Armenians claim widespread corruption in constitutional referendum

Opposition politicians and protesters gathered in Yerevan, claiming that Armenia’s November 7 referendum on constitutional reforms was marked with high rates of corruption. According to Armenia’s Central Election Commission, 63.5% of voters purportedly elected to pass a packet of over 200 changes to the constitution. One of the reforms would curb presidential powers but extend the term from five to seven years. Activists allege this would allow current President Serzh Sargsyan to stay in power past the 2018 end of his second term, which Sargsyan refutes, saying he has no ambition to continue in office.

The European Platform for Democratic Elections, Parliamentary Assembly of the Council of Europe and the Armenian branch of Transparency International reported widespread irregularities in the December 6 referendum, including ballot-box stuffing, registering votes of the deceased, bribery at polling stations, harassment of reporters and protesters and carousel voting. Head of the Opposition National Congress and MP Levon Zurabian boycotted the referendum and rejected the turnout figures. State count put voter turnout at just over 50% of the population, which officials with the majority Republican Party of Armenia (RPA) asserted showed the population’s activism. Civic activists and Transparency International alleged that 300,000 to 500,000 (as much as a third of the reported 1.5 million turnout) of the votes were illegitimate, pointing to voting lists on which were registered individuals who had left the country years ago.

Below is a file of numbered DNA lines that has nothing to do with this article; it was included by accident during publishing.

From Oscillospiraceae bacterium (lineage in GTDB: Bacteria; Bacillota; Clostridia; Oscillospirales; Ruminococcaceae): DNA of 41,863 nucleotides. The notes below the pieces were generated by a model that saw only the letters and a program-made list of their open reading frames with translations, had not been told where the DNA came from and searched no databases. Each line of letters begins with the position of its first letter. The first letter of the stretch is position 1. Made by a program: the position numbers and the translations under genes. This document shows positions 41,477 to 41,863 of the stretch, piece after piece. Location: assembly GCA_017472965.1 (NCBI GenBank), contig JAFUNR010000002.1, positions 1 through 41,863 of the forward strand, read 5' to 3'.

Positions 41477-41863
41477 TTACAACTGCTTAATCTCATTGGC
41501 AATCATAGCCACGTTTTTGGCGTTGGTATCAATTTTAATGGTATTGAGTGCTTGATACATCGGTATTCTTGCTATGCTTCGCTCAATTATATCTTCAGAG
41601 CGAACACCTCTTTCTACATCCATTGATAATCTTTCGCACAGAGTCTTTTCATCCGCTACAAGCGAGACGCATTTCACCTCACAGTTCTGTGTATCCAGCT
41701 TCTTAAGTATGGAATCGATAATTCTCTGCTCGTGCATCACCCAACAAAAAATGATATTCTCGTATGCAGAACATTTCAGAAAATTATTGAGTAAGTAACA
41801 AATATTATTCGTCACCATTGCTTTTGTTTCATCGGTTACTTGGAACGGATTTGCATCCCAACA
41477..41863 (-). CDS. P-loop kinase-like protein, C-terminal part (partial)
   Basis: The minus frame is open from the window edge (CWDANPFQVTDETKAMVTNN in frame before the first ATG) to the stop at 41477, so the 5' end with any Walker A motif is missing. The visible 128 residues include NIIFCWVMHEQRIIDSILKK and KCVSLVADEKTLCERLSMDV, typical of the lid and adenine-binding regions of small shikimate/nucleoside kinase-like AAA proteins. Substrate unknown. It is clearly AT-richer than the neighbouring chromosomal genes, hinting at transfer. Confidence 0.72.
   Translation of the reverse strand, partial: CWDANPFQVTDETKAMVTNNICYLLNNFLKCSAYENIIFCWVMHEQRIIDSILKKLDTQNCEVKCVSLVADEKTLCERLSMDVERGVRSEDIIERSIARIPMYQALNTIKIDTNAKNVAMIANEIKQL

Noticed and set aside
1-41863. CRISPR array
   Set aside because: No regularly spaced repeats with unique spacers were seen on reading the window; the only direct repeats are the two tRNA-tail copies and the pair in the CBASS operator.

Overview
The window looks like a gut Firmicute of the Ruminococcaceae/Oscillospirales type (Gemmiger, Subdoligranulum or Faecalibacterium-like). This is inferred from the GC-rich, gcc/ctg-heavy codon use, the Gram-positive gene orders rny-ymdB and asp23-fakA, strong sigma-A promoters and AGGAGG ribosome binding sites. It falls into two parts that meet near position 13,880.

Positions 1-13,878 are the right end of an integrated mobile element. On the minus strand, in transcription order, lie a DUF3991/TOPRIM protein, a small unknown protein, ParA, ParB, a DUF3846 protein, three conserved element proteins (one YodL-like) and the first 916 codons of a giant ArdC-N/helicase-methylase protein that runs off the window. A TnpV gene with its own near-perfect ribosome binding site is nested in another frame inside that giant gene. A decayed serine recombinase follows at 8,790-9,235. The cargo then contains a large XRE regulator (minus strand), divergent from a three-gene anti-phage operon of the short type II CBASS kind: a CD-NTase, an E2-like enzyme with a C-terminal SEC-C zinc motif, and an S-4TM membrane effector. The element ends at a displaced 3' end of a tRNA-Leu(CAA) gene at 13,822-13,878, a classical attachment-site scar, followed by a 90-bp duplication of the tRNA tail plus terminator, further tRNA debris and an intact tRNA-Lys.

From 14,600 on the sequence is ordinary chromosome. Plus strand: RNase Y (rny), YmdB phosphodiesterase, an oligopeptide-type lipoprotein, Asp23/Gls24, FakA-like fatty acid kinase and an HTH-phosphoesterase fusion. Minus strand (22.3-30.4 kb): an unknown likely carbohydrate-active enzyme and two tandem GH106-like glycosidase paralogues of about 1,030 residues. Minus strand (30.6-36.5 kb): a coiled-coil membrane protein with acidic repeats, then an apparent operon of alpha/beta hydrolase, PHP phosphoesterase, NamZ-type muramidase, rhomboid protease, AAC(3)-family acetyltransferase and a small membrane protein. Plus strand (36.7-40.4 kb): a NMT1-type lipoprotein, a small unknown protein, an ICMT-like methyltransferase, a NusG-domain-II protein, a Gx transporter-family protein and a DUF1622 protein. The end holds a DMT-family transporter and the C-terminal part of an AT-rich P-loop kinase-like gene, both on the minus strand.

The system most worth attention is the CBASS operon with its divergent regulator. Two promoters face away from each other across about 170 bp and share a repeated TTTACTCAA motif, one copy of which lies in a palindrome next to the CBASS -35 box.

The reforms are slated to go into effect after the 2017 parliamentary elections. If implemented, they would change Armenia from a presidential to parliamentary republic. Presidential elections would be abolished, with the national parliament electing the president, from whom head-of-state powers would be transferred to the Prime Minister. Critics of the reforms contend that they would benefit the RPA, which currently controls most government bodies including parliament through a majority. Observers note that the rise to power of the RPA, based on a conservative, nationalist ideology, has mirrored the popularity of right-wing groups that have repressed political opposition across the CIS, including in Russia, Belarus and Kazakhstan, its co-members in the Eurasian Economic Union.

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